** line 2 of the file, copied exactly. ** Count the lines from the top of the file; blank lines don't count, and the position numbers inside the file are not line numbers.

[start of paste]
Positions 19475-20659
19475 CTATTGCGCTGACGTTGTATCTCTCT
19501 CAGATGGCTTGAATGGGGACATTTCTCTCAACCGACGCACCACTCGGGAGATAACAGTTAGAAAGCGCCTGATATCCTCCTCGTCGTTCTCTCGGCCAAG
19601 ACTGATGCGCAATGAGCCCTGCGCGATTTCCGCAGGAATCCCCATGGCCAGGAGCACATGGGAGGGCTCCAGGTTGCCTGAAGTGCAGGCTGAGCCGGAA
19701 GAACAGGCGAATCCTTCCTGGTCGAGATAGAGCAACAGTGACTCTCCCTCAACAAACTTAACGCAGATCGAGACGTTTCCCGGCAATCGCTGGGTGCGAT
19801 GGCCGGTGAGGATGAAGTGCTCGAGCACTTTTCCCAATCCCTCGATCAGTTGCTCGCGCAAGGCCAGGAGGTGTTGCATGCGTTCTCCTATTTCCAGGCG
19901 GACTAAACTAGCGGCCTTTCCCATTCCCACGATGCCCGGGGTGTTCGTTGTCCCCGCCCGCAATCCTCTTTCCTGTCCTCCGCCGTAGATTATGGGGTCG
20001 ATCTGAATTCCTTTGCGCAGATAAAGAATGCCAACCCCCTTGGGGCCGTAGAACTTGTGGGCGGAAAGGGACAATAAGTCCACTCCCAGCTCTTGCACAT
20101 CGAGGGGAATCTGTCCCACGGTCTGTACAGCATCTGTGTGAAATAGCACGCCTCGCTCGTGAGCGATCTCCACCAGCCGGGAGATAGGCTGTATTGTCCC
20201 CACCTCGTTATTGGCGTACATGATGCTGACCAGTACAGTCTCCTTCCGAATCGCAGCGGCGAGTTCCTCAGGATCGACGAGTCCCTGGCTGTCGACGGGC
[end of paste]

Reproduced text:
19475 CTATTGCGCTGACGTTGTATCTCTCT